Kotlin Variables and Data Types



Variables

  • Variable is a box where you store your data. It has a name by which you access this data or update this data. Let's take one example - you are playing a game where you have your score. Every time you do something in the game - your score increments. 
  • This score is stored as a variable in your application. So simply put - a variable is a place to store data that changes when your application runs. That's why it is named as a variable - something that varies. 
what-is-a-variable
  • In Kotlin, there are 2 types of variables - var and val. The difference between var and val is - if you want to re-assign values to a variable then you define it using var and if you don't want to re-assign value define it as val.
       var score = 5 
       val playerName = "John"
  • The above snippet shows two variables - score which is defined using var because we want to keep updating the score as the game progresses whereas the playerName variable is defined using val because the player name remains the same for the entire game.
val can't be re-assigned

var can be re-assigned 


Data Types In Kotlin

  • As said above, variables are simple boxes. Now we need to define the size of the box and we need to define the type of data you will be storing in these boxes.
  • For this information, we have data types - Data Types define the type of the data you will be storing in a variable and also defines the size.
  • Kotlin has a variety of data types to store text data, numbers, booleans. These are as follows -

    Numbers - 

  • INTEGER (Byte, Short, Int, Long) - Numbers without decimals. E.g. 1, -5, 10, 224545
  • FLOATING POINT ( Float, Double) - Numbers with decimals. E.g. 11.23, 3.14 etc

    Text Data -

  • Char - Stores single character E.g. M or F
  • String - Store multiple characters. E.g. Hello, CheezyCode, Kotlin, etc. 

    Boolean

  • True/False 

Based on the value, you decide which data type is needed. For e.g. if you want to store a number that does not have decimal values in it - we will choose either Byte or Short or Int or Long. Now based on the size of the value we will choose one. Refer to the below image -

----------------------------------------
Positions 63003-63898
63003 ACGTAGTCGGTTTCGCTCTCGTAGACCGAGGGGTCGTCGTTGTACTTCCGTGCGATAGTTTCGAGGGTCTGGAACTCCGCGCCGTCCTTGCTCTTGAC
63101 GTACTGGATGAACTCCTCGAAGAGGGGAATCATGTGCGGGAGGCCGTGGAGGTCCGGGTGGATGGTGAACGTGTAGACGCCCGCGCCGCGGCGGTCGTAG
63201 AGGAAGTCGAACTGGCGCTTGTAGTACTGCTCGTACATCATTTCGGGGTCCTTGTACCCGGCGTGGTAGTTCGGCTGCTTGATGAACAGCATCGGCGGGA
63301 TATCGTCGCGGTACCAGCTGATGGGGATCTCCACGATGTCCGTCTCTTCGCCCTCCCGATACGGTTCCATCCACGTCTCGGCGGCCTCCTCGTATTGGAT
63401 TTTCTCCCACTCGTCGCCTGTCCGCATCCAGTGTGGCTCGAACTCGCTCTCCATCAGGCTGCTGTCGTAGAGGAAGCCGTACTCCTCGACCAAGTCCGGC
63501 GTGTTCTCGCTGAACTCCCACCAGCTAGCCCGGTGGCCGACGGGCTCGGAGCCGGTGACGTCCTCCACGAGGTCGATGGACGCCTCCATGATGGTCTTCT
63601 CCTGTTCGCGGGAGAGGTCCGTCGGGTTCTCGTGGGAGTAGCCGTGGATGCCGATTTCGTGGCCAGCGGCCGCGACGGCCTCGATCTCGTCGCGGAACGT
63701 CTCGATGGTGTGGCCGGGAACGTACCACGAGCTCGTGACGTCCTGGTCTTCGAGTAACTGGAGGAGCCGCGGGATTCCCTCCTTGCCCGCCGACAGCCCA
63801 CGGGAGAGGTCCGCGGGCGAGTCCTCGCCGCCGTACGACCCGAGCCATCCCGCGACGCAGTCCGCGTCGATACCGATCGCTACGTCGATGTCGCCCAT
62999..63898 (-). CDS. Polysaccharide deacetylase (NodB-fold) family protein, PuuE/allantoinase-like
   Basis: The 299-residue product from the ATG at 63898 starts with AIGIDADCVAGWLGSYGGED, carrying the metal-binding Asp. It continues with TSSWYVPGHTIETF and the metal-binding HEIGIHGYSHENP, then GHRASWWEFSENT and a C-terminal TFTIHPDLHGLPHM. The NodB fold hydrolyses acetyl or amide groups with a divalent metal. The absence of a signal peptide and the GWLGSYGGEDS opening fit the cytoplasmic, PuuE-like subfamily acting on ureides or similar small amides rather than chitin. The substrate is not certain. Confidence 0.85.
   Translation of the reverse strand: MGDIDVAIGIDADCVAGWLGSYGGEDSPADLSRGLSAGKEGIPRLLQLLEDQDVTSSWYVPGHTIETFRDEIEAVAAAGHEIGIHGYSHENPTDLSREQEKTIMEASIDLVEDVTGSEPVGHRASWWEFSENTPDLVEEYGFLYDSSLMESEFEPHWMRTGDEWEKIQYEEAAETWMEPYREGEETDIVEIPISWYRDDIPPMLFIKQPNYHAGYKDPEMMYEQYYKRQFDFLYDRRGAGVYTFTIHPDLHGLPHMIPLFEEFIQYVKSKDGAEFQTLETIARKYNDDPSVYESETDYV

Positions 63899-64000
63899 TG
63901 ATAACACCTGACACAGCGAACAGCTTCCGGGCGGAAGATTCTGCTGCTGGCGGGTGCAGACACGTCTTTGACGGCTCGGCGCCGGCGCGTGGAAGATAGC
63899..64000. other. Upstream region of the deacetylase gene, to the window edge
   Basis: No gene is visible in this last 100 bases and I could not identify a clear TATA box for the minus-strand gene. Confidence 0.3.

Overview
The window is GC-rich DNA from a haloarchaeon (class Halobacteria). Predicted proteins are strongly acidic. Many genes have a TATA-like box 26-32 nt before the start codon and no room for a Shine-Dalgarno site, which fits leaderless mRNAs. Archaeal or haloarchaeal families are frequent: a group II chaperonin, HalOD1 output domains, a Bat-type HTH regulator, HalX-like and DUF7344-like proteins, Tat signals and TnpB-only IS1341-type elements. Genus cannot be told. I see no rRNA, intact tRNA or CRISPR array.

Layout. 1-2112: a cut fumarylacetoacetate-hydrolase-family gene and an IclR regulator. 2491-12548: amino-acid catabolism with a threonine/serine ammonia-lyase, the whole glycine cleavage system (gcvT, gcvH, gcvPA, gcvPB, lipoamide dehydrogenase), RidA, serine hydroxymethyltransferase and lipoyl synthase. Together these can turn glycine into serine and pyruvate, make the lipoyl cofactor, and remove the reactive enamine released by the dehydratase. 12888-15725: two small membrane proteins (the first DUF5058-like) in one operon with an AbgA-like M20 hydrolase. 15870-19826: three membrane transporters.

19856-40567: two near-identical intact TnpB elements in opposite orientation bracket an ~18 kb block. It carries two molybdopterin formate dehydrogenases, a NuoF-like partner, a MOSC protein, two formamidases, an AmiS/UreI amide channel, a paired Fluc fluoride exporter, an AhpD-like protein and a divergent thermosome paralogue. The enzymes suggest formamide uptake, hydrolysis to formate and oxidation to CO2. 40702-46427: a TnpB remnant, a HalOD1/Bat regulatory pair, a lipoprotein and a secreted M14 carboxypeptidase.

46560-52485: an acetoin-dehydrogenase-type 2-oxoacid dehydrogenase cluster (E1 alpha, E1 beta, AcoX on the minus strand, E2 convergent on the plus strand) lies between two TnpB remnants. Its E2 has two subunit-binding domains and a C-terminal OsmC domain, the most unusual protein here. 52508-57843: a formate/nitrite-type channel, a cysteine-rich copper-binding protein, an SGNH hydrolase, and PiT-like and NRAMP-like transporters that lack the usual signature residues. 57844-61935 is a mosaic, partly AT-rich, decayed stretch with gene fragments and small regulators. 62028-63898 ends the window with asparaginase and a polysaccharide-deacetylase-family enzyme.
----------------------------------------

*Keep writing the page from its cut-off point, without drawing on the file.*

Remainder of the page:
Similarly, if we have decimal values - we will use floating points i.e. either float or double. 


Let's take some examples - 
    	val name = "John" // String
        val gender = 'M' // Character        
        var perimeter = 30 // Integer        
        val PI = 3.1415926535 // Double - Floating Point        
        var message = "Welcome To CheezyCode" // String        
        val isRaining = false // Boolean
    
This is how we define variables in Kotlin. 

Type Inferencing

  • Kotlin has this feature of identifying the data type based on the value you assign to a variable. It identifies the type automatically. This is called Type Inferencing - Kotlin infers the type on its own.
  • So let's say you assign a string value to a variable then we don't need to specify the type of a variable that - Hey Kotlin! This variable is String. Kotlin is smart enough to judge that from the value itself.
  • Most of the times this feature really helps but sometimes we need to explicitly declare the type of a variable - in those cases, we explicitly define the type of the variable using the below syntax - 
      val i: Int = 2
      val msg : String = "Game Over"      
      val isVisible: Boolean = true
    
That's it for this article. For more articles on Kotlin Tutorials For Beginner Series - refer to this.

Happy Learning !! Cheers From CheezyCode.


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